Welcome to the new NASA website. We’re working to continuously improve your web experience. If you don't find what you are looking for, give feedback.

Suggested Searches

2 min read

Nicola Fox Takes Helm as Director of NASA’s Heliophysics Division

Nicola Fox
Nicola Fox, program scientist for NASA’s Parker Solar Probe mission.
Credits: NASA

On Sept. 4, 2018, Nicola Fox began official duties as director of NASA’s Heliophysics Division, leading the agency’s efforts to study the Sun and its effects on Earth and the solar system. Heliophysics is not only vital to understanding Earth’s most important and life-sustaining star, but the study of key space phenomena and processes supports situational awareness to better protect astronauts, satellites, and robotic missions exploring the solar system and beyond.

Fox will report directly to the associate administrator for the Science Mission Directorate (SMD).  In partnership with other SMD directors, Fox will assist the associate administrator in determining and presenting the Heliophysics Program to NASA senior management, the Office of Management and Budget and Congress. More specifically, she will help guide the overall direction, strategy and budget recommendations for the program.

In leading the Heliophysics Division, Fox joins Deputy Director Peg Luce, who has been in that role since August 2015 and acting director since August 2017. Luce brings 30 years of NASA experience and expertise to her work in the division.

Fox joins NASA from the Applied Physics Lab at the Johns Hopkins University in Laurel, Maryland, where she was the chief scientist for heliophysics and the project scientist for NASA’s Parker Solar Probe — humanity’s first mission to a star. Fox is a proven leader with extensive project, program and supervisory experience, having served as the deputy project scientist for the Van Allen Probes, and the operations scientist for the International Solar Terrestrial Physics program. She has authored numerous scientific articles and papers in addition to delivering science presentations worldwide. In addition to her research, she is also keenly involved with science education and outreach activities.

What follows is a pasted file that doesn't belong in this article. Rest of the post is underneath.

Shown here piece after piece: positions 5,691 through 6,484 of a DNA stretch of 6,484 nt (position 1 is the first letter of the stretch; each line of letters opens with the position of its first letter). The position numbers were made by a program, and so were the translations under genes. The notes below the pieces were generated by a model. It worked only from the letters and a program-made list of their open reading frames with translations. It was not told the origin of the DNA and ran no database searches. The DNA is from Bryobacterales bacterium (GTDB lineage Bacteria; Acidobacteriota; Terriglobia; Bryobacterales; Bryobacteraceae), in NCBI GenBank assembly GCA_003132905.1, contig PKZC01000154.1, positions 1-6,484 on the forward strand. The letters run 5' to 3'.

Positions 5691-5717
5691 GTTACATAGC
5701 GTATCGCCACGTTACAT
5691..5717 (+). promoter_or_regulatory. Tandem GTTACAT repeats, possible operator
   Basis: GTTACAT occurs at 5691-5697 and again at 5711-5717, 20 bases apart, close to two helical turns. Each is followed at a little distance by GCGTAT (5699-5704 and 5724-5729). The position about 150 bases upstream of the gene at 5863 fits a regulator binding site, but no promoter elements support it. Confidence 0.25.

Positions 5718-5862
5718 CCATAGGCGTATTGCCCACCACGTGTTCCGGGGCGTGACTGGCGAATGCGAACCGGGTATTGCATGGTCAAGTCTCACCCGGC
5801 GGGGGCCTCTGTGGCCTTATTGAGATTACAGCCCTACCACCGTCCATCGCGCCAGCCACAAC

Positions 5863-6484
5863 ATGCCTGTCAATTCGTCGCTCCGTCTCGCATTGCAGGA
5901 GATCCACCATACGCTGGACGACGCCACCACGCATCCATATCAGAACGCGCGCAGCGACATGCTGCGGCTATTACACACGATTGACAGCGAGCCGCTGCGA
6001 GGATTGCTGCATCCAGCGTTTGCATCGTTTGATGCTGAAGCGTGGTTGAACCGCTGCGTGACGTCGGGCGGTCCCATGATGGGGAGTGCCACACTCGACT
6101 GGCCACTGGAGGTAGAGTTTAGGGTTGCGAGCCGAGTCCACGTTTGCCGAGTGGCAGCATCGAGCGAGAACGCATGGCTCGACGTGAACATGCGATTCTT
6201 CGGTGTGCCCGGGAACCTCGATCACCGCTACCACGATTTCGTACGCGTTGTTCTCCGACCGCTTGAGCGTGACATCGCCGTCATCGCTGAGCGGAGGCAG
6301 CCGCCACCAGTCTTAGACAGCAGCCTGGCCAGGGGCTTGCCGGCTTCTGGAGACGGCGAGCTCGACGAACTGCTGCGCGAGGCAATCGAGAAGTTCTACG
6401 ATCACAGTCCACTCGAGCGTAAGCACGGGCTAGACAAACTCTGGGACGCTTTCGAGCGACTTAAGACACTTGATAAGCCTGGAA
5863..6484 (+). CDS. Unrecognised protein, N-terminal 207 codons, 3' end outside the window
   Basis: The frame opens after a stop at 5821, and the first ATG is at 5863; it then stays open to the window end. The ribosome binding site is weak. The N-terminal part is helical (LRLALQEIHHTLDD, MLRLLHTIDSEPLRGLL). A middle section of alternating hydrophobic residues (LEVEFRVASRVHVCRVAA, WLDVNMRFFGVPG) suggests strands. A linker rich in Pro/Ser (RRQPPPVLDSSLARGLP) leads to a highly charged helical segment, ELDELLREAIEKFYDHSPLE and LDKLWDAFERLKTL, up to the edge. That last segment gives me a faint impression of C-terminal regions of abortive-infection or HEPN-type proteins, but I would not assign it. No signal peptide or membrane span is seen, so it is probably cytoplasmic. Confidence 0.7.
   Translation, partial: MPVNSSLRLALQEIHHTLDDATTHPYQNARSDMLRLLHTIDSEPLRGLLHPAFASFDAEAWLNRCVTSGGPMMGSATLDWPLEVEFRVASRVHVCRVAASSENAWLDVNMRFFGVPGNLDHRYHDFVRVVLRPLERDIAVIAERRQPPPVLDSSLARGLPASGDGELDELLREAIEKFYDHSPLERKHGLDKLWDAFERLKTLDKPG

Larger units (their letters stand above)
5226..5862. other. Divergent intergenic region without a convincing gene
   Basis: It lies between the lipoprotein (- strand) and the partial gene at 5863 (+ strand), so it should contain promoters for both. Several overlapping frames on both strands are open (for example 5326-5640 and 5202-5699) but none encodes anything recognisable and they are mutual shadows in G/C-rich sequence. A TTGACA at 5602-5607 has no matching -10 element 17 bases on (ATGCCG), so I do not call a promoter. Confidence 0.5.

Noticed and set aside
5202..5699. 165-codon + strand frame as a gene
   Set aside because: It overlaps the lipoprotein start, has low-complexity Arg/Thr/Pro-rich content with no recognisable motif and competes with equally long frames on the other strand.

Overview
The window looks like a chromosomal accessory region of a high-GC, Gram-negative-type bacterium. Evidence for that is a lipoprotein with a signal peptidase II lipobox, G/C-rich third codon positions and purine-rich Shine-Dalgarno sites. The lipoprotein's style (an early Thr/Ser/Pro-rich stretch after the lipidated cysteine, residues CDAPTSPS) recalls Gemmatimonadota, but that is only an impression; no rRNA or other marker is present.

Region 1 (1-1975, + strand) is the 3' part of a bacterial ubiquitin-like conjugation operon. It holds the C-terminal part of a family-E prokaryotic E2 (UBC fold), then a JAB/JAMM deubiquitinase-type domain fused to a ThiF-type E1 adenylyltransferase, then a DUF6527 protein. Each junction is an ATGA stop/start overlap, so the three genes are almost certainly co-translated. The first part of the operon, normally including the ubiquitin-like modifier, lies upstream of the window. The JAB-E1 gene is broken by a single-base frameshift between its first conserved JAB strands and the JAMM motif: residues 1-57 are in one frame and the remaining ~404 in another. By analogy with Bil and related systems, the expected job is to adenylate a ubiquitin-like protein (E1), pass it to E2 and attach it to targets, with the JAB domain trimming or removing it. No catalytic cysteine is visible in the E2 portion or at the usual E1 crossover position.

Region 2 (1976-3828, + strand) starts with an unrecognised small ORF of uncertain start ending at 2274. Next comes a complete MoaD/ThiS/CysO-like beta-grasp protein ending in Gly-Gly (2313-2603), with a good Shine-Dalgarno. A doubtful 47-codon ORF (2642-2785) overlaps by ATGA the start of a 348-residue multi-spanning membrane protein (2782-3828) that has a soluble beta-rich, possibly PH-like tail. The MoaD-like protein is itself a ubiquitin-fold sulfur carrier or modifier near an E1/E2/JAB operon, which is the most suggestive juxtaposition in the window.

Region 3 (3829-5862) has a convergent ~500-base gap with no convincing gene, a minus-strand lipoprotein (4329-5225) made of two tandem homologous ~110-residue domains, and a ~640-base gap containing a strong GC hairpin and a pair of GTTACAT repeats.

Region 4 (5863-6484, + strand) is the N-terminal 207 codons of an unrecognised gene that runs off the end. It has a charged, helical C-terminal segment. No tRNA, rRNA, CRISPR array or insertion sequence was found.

Fox was born in Hitchin, Hertfordshire, in England. She graduated from The Imperial College of Science, Technology and Medicine in London with a B.S. in physics. She received an M.S. in telematics and satellite communications from the University of Surrey. She then returned to Imperial College to complete a Ph.D. in space and atmospheric physics. She has also previously worked at NASA’s Goddard Space Flight Center in Greenbelt, Maryland, receiving a number of agency awards for outstanding performance.

Further inquiries should be sent to:

Dwayne C. Brown (dwayne.c.brown@nasa.gov)
Senior Communications Official, Office of Communications
Science Mission Directorate
NASA Headquarters, Washington, D.C.